Nam Vo, Makeup Artist


“My whole life I’ve been a makeup artist. It’s very natural for me—since I was a kid, I’ve always been obsessed with glamour and actresses. I’m a visual person and I was never good at school. I can’t count, I can’t spell, I don’t know directions. Literally, my mind rejects numbers and letters, and I’m dyslexic, but visually I can remember what you wore. Ten years from now I’d remember you wore a great sweater when I met you.

I’m Vietnamese, and I was born in San Jose, California. I remember being in the eighth grade when MAC Cosmetics started to happen. I had never seen anything like it—they had professional colors, and there were like 20 professional makeup brushes. I was always watching the MAC girls at the mall—that was probably the first time I ever saw true artistry. When I finished high school, I just sort of pretended to my parents that I was still in school. They’d ask what I was up to and I’d be like, ‘I’m in community college right now, don’t ask questions.’ Growing up in a Vietnamese family, I understood that no one wants you to be an artist. Doctor, lawyer, engineer, pharmacist, and if you’re not that smart, maybe a real estate agent. But for me, I worked at Shiseido and I freelanced.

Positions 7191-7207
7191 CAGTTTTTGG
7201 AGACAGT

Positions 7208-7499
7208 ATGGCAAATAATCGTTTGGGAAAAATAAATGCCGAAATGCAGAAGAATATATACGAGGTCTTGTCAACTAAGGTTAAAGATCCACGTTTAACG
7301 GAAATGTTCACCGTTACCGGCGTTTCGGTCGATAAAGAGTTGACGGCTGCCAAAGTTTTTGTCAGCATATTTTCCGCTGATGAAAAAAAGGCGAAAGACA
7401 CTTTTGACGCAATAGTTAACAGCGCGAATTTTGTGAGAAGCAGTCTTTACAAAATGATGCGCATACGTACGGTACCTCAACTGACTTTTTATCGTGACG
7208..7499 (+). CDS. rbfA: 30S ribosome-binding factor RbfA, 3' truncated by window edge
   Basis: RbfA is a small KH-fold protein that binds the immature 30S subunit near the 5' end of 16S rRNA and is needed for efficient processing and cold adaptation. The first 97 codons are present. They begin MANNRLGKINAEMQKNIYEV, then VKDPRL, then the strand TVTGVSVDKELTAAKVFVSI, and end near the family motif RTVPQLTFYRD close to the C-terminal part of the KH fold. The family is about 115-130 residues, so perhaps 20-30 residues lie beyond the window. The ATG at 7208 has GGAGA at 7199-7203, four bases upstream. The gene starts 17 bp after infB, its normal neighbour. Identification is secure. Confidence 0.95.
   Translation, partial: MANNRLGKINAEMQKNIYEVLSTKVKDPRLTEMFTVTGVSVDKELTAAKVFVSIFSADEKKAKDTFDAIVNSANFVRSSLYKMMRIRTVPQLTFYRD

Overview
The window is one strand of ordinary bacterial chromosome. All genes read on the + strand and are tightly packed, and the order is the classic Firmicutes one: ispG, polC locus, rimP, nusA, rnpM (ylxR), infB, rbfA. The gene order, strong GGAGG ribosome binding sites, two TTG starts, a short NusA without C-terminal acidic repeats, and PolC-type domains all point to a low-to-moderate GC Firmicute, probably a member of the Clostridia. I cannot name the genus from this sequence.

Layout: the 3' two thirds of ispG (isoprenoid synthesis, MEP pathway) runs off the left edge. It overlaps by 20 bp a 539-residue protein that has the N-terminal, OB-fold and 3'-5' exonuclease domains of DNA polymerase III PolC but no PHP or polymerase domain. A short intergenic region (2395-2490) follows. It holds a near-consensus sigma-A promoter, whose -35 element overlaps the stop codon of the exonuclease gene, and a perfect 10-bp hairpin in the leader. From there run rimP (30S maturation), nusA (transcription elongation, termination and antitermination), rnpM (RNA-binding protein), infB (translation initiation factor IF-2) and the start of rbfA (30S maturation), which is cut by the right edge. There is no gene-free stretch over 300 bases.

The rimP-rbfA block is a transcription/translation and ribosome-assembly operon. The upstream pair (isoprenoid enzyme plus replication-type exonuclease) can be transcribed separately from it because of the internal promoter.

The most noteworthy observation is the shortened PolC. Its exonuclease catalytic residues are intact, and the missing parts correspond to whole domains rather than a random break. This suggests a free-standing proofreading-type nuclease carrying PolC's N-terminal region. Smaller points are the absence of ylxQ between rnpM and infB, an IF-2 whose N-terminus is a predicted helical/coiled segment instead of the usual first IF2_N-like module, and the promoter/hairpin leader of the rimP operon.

I stayed in San Jose until I was 27, and then I was like, ‘What am I doing?’ I needed to take a risk. I saved $13,000 from working at the MAC counter, working at the Nars counter, and doing brides—but I tell people it was $35, like Madonna—and I came to New York. I told my parents I was a makeup artist right before I moved. Everyone thought that I was going to come crawling back in six months, and I kind of did. I would run out of money and go home, and mooch for two weeks before coming back—but you know what? Some things dramatically shift.